X-ray photoelectron spectroscopy (XPS) is one of the most popular techniques for the analysis of polymer surfaces. It is a rapid and non-destructive technique for characterizing the surface of both conducting and insulating materials. It is quantitive, responsive to changes in chemical state, and extremely surface sensitive.
We used an X-ray Photoelectron Spectrometer (XPS) System with a fully integrated, monochromated small-spot with depth profiling capabilities to map a crater defect on a painted surface. The crater appeared as a shallow bowl in the film with a raised center.
There are a range of problems that can affect painted surface production. These include gross faults such as flaking or delamination of the paint film and more subtle effects such as mottling or crater defects. Failures can occur for a variety of reasons. For example, contamination on the surface prior to coating can result in poor adhesion of the paint film. Alternatively problems could occur in the coating itself, such as segregation of the components once applied. Because XPS is a very surface sensitive technique, it is the ideal analysis tool for identifying the cause of a particular failure.
XPS images of the defect were collected by rastering the stage under the X-ray beam and collecting 128-channel snapshot spectra at each point. A one-click charge compensation system was used as the painted film was electrically insulating.
The defect was investigated by acquiring wide scan survey spectra from the center and edges to identify the elements present, and then mapped to generate XPS images for the chemistries present. It was seen that there was tin present at the center of the crater but nowhere else on the surface. In contrast there was depletion of the N1s and O1s signals at the same point. By peak fitting the spectra associated with each pixel of the image, chemical state images such as those shown for the C1s chemical states can were obtained. Again, it was seen that there was a difference in the carbon chemistry of the defect center compared with the rest of the crater. The C-C/C-H component was in greater concentration at the defect center.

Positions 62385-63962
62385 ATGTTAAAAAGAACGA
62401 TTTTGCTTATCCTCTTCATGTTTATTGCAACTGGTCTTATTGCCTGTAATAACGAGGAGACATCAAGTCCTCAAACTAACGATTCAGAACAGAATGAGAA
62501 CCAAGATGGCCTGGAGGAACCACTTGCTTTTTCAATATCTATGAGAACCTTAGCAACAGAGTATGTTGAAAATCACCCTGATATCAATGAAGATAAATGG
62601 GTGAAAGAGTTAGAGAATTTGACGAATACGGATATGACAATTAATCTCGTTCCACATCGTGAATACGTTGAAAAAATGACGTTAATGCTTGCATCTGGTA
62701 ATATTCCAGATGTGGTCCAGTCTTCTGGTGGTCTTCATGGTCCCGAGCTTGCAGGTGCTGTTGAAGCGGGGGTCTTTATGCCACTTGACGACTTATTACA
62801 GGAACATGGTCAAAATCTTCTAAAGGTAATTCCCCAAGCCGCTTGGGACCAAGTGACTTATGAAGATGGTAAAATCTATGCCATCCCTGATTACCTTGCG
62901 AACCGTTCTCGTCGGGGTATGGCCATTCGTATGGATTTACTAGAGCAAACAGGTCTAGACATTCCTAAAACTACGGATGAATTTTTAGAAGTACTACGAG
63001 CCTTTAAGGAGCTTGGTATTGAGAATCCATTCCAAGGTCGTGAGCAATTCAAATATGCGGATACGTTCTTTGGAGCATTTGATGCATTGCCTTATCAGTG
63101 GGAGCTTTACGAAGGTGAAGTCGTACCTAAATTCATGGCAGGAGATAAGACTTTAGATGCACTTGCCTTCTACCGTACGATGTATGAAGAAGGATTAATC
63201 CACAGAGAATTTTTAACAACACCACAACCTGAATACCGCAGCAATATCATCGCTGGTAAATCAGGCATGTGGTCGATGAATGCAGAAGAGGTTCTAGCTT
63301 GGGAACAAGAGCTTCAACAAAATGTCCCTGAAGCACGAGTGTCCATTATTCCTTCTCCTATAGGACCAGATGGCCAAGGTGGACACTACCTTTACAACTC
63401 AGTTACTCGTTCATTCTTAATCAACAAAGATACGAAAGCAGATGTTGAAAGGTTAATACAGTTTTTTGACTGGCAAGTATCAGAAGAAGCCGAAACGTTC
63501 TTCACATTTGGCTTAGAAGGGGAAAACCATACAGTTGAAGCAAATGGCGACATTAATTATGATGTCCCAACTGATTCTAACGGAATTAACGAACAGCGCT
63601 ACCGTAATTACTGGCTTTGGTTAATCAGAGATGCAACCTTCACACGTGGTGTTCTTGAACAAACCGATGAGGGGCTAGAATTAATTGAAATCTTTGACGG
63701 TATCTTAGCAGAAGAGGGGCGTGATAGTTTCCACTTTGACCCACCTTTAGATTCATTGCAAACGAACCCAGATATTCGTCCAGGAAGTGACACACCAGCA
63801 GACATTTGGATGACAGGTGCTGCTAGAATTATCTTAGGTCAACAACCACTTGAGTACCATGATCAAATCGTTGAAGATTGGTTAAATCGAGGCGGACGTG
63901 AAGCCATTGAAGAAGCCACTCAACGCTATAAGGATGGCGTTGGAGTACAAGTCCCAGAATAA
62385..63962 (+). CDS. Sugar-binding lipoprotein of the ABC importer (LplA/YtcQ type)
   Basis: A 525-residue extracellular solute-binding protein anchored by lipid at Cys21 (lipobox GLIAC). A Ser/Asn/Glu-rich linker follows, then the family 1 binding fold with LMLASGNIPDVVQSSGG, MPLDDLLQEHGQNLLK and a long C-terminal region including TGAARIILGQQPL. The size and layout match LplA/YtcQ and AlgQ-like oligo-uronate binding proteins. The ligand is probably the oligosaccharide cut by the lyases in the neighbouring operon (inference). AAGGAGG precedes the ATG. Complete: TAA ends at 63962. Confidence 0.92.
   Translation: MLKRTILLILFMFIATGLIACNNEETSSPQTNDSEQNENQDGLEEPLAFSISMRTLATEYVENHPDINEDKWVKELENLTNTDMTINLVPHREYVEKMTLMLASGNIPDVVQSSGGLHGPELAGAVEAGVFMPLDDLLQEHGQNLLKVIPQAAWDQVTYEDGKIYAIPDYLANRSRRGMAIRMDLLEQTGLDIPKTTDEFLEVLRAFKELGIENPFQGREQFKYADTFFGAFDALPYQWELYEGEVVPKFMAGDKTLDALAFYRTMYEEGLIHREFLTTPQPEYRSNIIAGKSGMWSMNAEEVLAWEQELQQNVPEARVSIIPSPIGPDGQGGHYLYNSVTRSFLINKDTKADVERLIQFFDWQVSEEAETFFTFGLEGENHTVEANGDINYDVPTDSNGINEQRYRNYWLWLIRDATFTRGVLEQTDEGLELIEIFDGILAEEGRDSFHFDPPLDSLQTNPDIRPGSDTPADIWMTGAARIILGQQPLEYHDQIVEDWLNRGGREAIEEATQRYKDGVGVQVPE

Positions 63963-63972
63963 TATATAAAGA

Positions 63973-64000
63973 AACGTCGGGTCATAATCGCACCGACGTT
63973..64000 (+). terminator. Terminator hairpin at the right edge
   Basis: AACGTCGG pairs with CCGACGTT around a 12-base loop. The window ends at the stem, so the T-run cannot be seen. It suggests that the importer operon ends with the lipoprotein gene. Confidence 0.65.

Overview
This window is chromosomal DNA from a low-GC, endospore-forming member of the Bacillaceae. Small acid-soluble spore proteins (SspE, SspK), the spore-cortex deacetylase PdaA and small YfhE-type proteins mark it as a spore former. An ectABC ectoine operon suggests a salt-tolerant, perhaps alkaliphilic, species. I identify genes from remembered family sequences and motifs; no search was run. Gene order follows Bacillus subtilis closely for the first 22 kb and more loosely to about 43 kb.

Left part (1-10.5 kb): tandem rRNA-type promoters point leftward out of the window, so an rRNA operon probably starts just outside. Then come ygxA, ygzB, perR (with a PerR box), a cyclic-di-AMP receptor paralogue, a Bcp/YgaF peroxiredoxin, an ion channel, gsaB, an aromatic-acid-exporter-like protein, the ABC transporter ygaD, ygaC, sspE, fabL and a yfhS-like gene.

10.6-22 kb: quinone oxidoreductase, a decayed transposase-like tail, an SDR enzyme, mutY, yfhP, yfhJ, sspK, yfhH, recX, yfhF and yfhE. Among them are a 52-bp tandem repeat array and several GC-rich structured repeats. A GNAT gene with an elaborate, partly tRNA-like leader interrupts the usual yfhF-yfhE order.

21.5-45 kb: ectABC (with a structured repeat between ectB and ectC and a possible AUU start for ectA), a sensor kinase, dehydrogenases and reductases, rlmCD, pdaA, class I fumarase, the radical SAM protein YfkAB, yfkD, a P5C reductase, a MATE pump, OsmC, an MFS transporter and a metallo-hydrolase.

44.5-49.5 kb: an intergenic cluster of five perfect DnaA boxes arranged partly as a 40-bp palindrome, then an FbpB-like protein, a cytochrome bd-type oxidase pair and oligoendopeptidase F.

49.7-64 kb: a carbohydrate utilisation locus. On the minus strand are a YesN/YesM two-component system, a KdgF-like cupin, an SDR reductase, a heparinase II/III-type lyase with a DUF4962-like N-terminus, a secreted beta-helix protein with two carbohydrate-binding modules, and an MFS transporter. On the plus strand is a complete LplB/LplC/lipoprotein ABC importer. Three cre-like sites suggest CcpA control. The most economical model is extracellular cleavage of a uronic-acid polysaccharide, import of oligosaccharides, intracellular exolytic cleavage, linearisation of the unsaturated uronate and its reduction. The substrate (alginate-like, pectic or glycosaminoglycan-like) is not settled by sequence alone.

The spectra that was retrospectively extracted from images suggested that the presence of the tin particle not only caused the physical defects (i.e. the crater structure), but also affected the chemistry of the paint film at that location.
By using XPS analysis a tin particle was identified at the center of a crater defect. This surface contaminant had affected the film chemistry at the center as well as physically forming the bowl shaped defect in the film. This chemical change was evidenced by an increase in the C-C/C-H chemistry at the same point, and corresponding decreases in nitrogen and oxygen concentrations. An overlay of the C1s(C-C), Sn3d5 and O1s XPS images and the optical view illustrated this conclusion.
Read the XPS Analysis of Defects on Painted Surface application note to see the spectra, XPS atomic percent images of the crater, and optical view of the crater defect.